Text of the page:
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After diving with Miss Piggy I began to figure out
that the reason the turtles of Kohala were always swimming
away from me wasn't because of my presence or the noise
of breathing with scuba equipment, but the excitement
I would feel inside upon seeing them.

Another clue to this fact was a dive I went on one night with
some friends that were hunting parrot fish for a barbecue
the next day. The song of the Humpback Whales was
incredibly audible that night so I wandered down over the
drop off a bit to see if I could see anything.

At about 60 feet I came across a great rock and pearched
myself atop it. As I peered into the dark depths, I tried to
imitate "the song" through my regulator which probably
made a terrible racket. After about 10 minutes I decided I
had better get back to the group. As I arose, I looked down
to see this huge turtle nestled in the coral just below my
rock! All of the noise I'd been making hadn't bothered him in
the least but with my cognition of him, he rose up and with
a couple motions of his flippers, he was gone.

As soon as I learned to stay calm and not focus on them too
much, they began to hang around longer and I started
getting some really beautiful shots.

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South Kohala is well known for it's abundance of green sea turtles. The area just south of Puako Bay has a paritcularly unique reef structure. After kicking out some distance over the shallow reef you arrive at at a 15 to 20 foot drop offs separated like avenues by long 15 foot high fingers of coral, lava tubes and archways. A seascape of coral graduates down to about 75 feet after which a sandy sea bottom slopes radically downward.

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We are almost certain to see two or more turtles swimming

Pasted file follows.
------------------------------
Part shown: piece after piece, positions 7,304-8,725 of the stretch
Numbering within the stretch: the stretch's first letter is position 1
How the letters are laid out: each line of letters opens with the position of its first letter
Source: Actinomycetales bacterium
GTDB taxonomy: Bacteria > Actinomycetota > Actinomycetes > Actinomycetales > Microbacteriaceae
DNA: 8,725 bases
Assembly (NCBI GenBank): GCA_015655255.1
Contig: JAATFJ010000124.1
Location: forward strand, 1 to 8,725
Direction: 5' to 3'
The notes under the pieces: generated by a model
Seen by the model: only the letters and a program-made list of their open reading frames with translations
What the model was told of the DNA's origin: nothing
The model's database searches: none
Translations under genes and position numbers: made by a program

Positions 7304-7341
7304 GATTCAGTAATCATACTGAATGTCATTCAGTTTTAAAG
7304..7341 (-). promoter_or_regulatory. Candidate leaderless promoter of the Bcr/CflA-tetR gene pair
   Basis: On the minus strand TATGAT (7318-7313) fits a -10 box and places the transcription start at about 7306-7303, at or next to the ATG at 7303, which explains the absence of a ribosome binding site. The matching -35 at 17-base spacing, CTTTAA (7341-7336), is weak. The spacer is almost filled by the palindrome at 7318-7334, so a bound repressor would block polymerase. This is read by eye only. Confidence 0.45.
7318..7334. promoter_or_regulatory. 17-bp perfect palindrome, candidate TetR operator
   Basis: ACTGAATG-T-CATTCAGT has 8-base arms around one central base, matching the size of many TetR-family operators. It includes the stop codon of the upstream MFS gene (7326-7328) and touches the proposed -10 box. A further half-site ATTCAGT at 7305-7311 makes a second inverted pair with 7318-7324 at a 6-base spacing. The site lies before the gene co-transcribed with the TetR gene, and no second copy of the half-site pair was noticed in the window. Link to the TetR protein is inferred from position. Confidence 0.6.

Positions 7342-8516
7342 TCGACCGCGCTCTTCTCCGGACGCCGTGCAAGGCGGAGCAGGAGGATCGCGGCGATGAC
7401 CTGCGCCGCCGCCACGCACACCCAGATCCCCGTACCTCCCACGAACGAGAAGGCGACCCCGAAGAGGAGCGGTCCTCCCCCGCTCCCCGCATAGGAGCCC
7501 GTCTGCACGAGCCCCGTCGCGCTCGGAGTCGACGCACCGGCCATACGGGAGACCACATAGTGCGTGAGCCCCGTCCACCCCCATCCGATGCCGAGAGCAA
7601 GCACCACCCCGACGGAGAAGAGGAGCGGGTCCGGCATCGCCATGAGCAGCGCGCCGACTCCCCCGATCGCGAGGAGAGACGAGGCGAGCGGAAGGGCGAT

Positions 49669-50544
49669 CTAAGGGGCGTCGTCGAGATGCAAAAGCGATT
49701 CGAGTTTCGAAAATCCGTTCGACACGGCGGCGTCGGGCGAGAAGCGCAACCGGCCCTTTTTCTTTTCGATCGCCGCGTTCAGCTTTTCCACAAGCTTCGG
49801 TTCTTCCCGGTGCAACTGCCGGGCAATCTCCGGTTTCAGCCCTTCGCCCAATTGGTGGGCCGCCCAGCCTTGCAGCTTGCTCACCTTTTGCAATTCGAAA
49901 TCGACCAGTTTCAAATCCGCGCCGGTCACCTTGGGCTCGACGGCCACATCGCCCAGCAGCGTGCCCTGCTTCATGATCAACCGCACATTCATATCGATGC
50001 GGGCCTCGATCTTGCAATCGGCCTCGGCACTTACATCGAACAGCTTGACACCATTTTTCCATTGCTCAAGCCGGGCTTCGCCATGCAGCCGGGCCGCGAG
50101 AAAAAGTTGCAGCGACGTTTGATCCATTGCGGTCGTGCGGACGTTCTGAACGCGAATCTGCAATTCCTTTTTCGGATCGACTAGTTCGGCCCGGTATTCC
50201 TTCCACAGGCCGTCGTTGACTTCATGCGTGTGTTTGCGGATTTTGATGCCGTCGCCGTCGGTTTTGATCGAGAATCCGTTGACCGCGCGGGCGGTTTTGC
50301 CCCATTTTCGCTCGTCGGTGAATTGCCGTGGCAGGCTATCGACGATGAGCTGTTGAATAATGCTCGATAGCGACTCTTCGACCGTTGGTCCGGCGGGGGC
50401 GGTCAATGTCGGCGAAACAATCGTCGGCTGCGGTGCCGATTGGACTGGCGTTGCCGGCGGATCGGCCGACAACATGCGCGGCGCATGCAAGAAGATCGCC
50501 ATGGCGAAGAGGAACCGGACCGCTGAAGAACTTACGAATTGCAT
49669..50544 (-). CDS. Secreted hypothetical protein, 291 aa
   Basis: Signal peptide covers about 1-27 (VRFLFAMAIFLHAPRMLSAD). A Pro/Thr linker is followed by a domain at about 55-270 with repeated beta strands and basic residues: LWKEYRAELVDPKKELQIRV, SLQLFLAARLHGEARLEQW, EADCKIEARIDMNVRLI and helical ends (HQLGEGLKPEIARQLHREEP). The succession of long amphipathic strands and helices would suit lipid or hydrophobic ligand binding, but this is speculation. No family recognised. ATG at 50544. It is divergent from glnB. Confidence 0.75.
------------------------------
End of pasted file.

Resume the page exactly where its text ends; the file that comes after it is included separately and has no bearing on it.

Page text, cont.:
or rather invisibly nestled between coral heads between 15
and 65 foot depths. On late afternoon dives I have been
taken by surprise to come across them in 4 to 5 ft. of water
right after getting in. After learning the trick of not focusing
attention on them, sometimes one of them would even
follow us around for a portion of our dive.

night turtle

This one (pictured left),
would even occassionally
hang out with us on night
dives. Just when we
would think he had left
us, we'd shine our lights
in a slow, sweeping
search and there he'd
be just above us or
trailing along behind.

Generally at night they
would be resting under
coral overhangs or in
small lava tubes.
Although our lights were
somewhat disturbing to
their rest at first, after
repeated night dives they
seemed to know we
would shortly be on our
way and would hardly
bat an eye.


wave Ms.P

With the exception of our "night dive buddy" they barely give us a glance anymore.
I never tire of observing the incredible beauty of their construction.

When sea turtles are resting they can stay down for 3 to 4
hours without breathing. When they are active they must
swim to the surface every few minutes for a breath of air.
While sitting on shore to watch the sunset, it became
ritualistic for us to watch them frequently popping their
heads up for air while feeding in shallow tidal pools at
that time of the late afternoon.

front view Ms.P

Gallery Index
1.Handcrafted Creations: Dolphin & Whale Boxes
2.My Underwater Photo Gallery I: People
3.My Underwater Photo Gallery II: Green Sea Turtles
4.My Underwater Photo Gallery III: More Marine Life
5.Underwater Photo Gallery IV: Dolphins
6.Underwater Photo Gallery V: Humpback Whales


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